Tuesday, September 27, 2011

Lets talk about bones, baby...

Let's talk about you and me.  Your family/coworkers can thank me when you're dancing around singing that to yourself later.

I can't believe I neglected to mention this until now, but I got a call back from my doctor on my hormone levels and DEXA scan....
My busted femur. 

All normal!  I cannot begin to express how relieved I am that my bones are healthy.  Bone health is something I have absolutely taken for granted, and had I not suffered my femoral stress fracture I never would have given it a second thought.

I have many risk factors for poor bone health:  low calcium in diet (lactose intolerant), history of eating disorder, former smoker, low body weight, being female, and irregular periods.  I am so lucky to have been given this second chance to make changes to improve my chances at having strong bones for life.   All of you runners should google this phrase. "female athlete triad".  Just do it. 

And read this, it's scary:

 "Peak bone mass is the point when you have the greatest amount of bone you will ever have. Peak bone mass usually happens between the ages of 18 and 25. By age 18, bone density is nearly complete. Young adults may continue to gain a small amount of additional bone until about age 25.
Having higher peak bone mass means that you are less likely to break a bone or to get osteoporosis later in life. On the other hand, having lower peak bone mass increases your chance of getting osteoporosis. This is because women with low peak bone mass have low bone density. All women lose bone density after menopause and later in life. For women who start with lower peak bone mass, this age-related bone loss is more likely to lead to osteoporosis." (source: National Osteoporosis Foundation)

If you enter into the bone-mass-declining years (my bad for the gratuitous use of hyphen) at a defecit, you ARE NEVER GOING TO REGAIN THAT BONE MASS.  That is scary.  Like Halloween scary.

Actually, here's a scarier picture for you.  Because of all of the Fosamax and Boniva commercials showing pretty old ladies smiling blithely as they pluck cucumbers from their gardens, I guess I have been conditioned to think of osteoporosis as a relatively benign condition that happens to a lot of ladies.  WRONG!  This shit is SERIOUS.  Look at this picture, and imagine it's your bones.

Pretty horrific, right?

And because I'm self-important enough to author a blog all about yours truly, let's get to the really important question -  what does all of this mean for me?   ha.

I'm now taking supplements.  I shoot for 1,200 mg calcium, 2,000 IU Vitamin D, and 500mg magnesium.  I drink fortified OJ and lots of dark chocolate almond milk (pretty sure the dark chocolate part is what helps), am back to weightlifting regularly, and making sure my weight is conducive to healthy periods. 

It also means I can start thinking about rehabbing from my injury... and I can talk about RUNNING again!  This is a running blog, remember?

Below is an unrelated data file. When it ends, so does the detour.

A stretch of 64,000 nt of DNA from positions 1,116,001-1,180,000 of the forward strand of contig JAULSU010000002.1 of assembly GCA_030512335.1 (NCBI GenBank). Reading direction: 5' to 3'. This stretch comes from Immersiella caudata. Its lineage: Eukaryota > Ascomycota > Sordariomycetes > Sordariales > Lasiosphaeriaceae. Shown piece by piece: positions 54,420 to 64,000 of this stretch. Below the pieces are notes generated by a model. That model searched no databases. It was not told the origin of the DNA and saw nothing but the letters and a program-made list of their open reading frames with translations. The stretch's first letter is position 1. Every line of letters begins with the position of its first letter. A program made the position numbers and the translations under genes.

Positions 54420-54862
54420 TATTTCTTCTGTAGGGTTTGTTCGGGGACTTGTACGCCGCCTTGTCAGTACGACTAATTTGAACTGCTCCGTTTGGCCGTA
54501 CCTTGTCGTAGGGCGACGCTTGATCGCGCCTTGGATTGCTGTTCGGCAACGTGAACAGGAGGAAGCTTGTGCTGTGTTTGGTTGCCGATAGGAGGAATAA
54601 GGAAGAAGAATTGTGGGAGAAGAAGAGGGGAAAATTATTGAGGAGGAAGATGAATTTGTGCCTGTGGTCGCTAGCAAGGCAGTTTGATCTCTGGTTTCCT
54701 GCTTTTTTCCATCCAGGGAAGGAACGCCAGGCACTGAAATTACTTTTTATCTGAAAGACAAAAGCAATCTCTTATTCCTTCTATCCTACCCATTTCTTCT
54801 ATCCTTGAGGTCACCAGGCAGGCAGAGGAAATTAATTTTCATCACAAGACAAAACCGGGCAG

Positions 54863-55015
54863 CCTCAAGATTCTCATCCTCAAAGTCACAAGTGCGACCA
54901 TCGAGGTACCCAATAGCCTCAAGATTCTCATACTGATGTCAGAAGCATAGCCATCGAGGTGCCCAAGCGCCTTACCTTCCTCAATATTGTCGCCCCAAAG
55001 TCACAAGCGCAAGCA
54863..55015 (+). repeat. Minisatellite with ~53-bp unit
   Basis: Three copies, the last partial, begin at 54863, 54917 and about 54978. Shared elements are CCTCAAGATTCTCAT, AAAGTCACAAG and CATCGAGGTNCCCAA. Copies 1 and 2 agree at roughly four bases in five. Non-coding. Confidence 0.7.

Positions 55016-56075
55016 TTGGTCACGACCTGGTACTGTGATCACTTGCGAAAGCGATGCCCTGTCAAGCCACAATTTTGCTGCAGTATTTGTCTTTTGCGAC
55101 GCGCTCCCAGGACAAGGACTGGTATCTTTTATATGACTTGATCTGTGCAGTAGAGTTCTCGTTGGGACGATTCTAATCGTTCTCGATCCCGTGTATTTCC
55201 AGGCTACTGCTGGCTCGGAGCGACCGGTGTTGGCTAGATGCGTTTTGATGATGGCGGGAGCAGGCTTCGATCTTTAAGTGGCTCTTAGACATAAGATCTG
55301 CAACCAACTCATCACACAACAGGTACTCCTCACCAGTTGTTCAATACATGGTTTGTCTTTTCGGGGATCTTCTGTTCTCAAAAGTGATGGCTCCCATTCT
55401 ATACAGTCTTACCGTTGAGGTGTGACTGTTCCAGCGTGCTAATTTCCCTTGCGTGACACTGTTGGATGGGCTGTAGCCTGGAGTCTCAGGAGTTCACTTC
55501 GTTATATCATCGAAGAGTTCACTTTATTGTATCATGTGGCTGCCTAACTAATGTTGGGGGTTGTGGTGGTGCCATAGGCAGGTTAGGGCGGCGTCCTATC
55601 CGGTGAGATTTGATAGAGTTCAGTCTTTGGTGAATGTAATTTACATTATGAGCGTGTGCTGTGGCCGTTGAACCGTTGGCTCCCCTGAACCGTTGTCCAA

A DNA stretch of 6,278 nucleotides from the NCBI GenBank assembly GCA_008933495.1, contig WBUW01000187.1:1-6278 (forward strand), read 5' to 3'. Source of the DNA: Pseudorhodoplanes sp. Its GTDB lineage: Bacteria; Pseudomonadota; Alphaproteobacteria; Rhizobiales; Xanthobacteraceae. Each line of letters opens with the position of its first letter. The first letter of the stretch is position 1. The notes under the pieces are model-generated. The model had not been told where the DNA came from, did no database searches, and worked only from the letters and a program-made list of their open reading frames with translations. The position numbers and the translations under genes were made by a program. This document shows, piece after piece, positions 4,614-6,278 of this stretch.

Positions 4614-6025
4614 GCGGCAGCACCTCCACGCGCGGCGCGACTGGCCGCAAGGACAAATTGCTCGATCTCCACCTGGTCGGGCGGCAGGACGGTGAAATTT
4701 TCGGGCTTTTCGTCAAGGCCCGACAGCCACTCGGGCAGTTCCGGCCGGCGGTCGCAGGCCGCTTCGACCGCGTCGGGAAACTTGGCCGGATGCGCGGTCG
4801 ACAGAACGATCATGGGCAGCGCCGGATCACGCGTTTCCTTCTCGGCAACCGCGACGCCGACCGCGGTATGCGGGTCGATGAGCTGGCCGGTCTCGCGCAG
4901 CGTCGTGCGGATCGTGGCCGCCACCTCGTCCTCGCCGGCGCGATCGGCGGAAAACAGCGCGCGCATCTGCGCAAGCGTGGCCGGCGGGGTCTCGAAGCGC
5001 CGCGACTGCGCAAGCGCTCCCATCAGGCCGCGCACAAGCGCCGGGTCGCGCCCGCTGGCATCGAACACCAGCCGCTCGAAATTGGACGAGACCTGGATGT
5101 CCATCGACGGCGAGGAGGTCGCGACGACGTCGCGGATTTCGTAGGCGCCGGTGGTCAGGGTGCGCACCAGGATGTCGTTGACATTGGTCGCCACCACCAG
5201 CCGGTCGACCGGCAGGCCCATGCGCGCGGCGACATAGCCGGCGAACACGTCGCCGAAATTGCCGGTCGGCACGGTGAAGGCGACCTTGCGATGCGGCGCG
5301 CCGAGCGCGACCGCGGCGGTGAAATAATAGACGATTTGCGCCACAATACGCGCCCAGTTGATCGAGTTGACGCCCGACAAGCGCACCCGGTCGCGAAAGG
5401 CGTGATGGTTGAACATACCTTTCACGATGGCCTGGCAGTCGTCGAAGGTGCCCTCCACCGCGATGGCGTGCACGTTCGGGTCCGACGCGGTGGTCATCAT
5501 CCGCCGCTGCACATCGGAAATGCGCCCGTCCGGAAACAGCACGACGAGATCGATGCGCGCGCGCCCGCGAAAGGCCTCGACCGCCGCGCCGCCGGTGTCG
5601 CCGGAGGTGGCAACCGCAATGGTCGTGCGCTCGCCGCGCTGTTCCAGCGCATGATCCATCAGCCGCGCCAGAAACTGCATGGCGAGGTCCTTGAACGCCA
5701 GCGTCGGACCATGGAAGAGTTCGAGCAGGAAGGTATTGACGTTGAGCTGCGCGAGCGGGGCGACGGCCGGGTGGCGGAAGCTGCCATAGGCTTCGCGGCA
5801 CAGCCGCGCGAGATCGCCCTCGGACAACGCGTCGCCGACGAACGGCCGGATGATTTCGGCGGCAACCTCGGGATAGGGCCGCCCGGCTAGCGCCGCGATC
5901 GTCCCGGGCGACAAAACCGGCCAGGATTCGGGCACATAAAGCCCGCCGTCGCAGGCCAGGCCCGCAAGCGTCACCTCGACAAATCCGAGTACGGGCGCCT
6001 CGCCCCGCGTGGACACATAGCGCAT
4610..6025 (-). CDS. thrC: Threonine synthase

1. yeahhhhh! so glad your scans were normal and you can get back to running and talking about running. although i thoroughly enjoy your other topics...duh. you are hilarious. also i dont want my bones, your bones or anyone else's bones to look like that.

    lastly...i am considering the chicago ragnar next june with falon and i think rachel is in. hope you are too. well i hope i can do it for that matter. but pretty much i am just going to go with it. :)

  2. Glad all your results came back good!

  3. Oh this post just gave me major anxiety. I suffered from anorexia for 2 years, lost my period for 3 (and again now), don't drink milk, and just turned 25. Okay I am getting way to personal on you but this definitely made me think. After the marathon I must get tested and figure something out.

  4. So happy for you, and SO GLAD YOU WROTE THIS POST. I'm certain that this is something I should be very concerned about. I'm lactose intolerant as well, so I know I don't get nearly the amount of calcium in my diet that I need to. I'm going to do more research on it, but THANK YOU for opening my eyes. Seriously.

    Can't wait for you to be Mother RUNNER again :)

    And, seriously, the song. Now I can't get it out of my head!

  5. Woo! Happy not-fucked-up bones!

    My mom has osteopenia, and my grandma has osteoporosis. It's definately not a road you wanna go down.

    I should be okay, though...I'm kinda chunky, I live on cheese, my period comes every 28 days like clockwork, and I do a lot of resistance exercise :)

  6. Holy cow... great information! Glad your 'mones and bones are looking good.

  7. I read this earlier and yes, Let's talk about sex baby has been stuck in my head all day! Not the best thing to sing around the kids! Good reminder on the calcium!

  8. Boniva just reminds me of my maiden name. :)

    Since I don't do the milk thing I have been taking a calcium supplement along with a daily multi-vitamin. Hopefully that, plus my love affair with cheese with help me out. :)

  9. THIS post is exactly why I came by (well, that and the touching post about your dad that I couldn't bring myself to comment on and the hilarious hair dye job... I rented a hotel movie once that had a lot of hair-dye jobs in it...or at least some kind of job..)



Hearing from you makes me happy! :)

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